Khalid N(1), Aqeel M(2), Noman A(3), Hashem M(4), Mostafa YS(5), Alhaithloul HAS(6), Alghanem SM(7). Author information:
(1)Department of Botany, Government College Women University, Sialkot, Pakistan.
Electronic address: [Email]
(2)State Key Laboratory of Grassland Agroecosystems, School of Life Science,
Lanzhou University, Lanzhou, Gansu, PR China.
(3)Department of Botany, Government College University, Faisalabad, Pakistan.
(4)King Khalid University, College of Science, Department of Biology, Abha
61413, Saudi Arabia; Assiut University, Faculty of Science, Botany and
Microbiology Department, Assiut, 71516, Egypt.
(5)King Khalid University, College of Science, Department of Biology, Abha
61413, Saudi Arabia.
(6)Biology Department, College of Science, Jouf University, Sakaka, Saudi
(7)Biology Department, Faculty of Science, Tabuk University, Tabuk, Saudi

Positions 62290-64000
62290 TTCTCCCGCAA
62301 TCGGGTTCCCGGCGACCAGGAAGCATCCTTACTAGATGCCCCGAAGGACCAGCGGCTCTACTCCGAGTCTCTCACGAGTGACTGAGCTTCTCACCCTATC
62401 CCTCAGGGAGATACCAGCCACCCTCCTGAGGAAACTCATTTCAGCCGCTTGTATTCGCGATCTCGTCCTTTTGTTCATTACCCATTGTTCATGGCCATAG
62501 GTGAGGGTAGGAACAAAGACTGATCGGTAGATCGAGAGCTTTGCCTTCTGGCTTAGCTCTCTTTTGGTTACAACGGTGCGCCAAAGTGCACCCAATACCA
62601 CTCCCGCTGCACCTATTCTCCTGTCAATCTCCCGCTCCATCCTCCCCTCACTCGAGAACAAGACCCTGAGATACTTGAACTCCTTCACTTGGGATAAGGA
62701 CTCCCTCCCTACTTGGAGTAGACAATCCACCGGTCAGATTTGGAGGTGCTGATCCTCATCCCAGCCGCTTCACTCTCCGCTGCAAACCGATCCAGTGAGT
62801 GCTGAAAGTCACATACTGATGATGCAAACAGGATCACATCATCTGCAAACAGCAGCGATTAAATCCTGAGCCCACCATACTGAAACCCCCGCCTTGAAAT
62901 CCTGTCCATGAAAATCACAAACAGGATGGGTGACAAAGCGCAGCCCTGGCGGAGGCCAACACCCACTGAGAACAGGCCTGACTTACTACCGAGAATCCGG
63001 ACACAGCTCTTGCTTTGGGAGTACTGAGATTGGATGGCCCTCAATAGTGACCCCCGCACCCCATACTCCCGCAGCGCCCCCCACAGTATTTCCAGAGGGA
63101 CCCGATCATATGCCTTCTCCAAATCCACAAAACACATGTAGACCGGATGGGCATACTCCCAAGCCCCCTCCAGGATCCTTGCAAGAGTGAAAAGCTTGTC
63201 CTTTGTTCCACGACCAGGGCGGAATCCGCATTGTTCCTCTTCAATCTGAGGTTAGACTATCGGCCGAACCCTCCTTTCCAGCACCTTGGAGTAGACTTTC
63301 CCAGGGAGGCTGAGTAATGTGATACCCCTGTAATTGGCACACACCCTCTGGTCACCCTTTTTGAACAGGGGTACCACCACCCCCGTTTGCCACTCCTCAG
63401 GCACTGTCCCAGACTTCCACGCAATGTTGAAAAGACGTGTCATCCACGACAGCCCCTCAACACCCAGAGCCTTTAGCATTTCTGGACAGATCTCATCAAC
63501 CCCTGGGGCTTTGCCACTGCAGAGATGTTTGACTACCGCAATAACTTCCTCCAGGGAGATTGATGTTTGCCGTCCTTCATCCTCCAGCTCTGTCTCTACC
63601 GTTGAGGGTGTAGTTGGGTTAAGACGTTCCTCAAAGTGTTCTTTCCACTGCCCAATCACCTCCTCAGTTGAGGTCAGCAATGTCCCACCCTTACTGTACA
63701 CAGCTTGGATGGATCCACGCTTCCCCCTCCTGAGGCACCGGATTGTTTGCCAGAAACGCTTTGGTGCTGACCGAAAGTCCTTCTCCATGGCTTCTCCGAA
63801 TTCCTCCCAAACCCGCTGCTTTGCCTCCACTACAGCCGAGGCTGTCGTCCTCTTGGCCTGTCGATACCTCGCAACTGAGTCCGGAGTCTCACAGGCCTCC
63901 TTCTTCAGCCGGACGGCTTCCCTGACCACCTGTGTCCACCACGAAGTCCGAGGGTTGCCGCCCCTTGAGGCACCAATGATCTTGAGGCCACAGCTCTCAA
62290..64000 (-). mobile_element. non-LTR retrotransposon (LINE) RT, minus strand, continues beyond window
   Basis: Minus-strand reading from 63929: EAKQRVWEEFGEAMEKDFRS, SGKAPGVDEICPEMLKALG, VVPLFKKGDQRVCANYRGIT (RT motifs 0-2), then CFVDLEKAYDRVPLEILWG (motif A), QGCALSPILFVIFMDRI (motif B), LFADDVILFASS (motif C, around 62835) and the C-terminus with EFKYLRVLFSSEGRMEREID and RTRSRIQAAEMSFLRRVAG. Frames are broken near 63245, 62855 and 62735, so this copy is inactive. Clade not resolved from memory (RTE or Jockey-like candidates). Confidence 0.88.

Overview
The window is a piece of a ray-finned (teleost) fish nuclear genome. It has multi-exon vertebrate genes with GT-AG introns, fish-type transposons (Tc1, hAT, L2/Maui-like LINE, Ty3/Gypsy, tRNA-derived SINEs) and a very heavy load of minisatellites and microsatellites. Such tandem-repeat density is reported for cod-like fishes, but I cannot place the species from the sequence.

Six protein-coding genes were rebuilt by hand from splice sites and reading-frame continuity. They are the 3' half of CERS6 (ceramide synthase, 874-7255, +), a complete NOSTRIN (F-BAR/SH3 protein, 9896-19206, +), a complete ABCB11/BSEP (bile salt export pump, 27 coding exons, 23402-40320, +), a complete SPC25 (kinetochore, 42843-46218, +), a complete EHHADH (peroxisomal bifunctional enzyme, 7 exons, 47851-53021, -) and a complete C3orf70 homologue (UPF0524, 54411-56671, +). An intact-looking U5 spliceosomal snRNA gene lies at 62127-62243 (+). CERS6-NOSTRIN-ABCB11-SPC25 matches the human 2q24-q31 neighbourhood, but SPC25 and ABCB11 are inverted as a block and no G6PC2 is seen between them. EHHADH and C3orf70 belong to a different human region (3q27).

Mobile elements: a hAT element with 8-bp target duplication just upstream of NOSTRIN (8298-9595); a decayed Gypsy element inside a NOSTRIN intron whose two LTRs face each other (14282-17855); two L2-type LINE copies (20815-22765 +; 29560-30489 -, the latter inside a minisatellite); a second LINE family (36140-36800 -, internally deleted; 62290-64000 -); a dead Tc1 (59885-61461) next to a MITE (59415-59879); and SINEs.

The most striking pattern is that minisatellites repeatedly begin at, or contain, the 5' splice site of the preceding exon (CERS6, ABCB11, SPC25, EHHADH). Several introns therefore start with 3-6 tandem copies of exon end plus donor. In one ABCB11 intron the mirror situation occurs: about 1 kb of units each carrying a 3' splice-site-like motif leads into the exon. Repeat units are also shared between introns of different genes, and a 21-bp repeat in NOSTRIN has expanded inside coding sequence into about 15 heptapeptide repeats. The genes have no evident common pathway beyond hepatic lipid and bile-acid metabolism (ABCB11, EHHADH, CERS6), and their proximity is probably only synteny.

Recently, efforts to determine the ecological impacts of microplastic pollutants have increased because of plastic's accelerated contamination of the environment. The tiny size, variable surface topography, thermal properties, bioavailability and biological toxicity of microplastics all offer opportunities for these pollutants to negatively impact the environment. Additionally, various inorganic and organic chemicals sorbed on these particles may pose a greater threat to organisms than the microplastics themselves. However, there is still a big knowledge gap in the assessment of various toxicological effects of microplastics in the environment. Ecological risk assessment of microplastics has become more challenging with the current data gaps. Thus, a current literature review and identification of the areas where research on ecology of microplastics can be extended is necessary. We have provided an overview of various aspects of microplastics by which they interact negatively or positively with marine organisms. We hypothesize that biogeochemical interactions are critical to fully understand the ecological impacts, movement, and fate of microplastics in oceans. As microplastics are now ubiquitous in marine environments and impossible to remove, we recommend that it's not too late to converge research on plastic alternatives. In addition, strict actions should be taken promptly to prevent plastics from entering the environment.
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